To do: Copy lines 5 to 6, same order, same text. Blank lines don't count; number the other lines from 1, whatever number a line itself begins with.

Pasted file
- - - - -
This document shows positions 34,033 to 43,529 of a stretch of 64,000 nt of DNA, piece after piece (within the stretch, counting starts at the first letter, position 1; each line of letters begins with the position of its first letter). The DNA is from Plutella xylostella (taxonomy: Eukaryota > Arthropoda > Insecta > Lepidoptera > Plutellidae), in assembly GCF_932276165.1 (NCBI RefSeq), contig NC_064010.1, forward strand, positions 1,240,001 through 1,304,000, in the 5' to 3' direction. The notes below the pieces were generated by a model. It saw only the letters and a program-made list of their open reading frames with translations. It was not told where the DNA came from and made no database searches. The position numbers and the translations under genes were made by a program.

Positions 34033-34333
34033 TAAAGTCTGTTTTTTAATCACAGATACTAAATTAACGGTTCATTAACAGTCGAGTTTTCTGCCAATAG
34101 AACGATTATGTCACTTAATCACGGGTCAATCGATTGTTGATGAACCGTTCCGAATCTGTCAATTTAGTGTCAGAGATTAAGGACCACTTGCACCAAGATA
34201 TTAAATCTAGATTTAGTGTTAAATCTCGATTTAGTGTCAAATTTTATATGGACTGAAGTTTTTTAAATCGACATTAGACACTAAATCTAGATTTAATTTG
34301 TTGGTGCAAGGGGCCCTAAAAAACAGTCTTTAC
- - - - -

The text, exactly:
34201 TTAAATCTAGATTTAGTGTTAAATCTCGATTTAGTGTCAAATTTTATATGGACTGAAGTTTTTTAAATCGACATTAGACACTAAATCTAGATTTAATTTG
34301 TTGGTGCAAGGGGCCCTAAAAAACAGTCTTTAC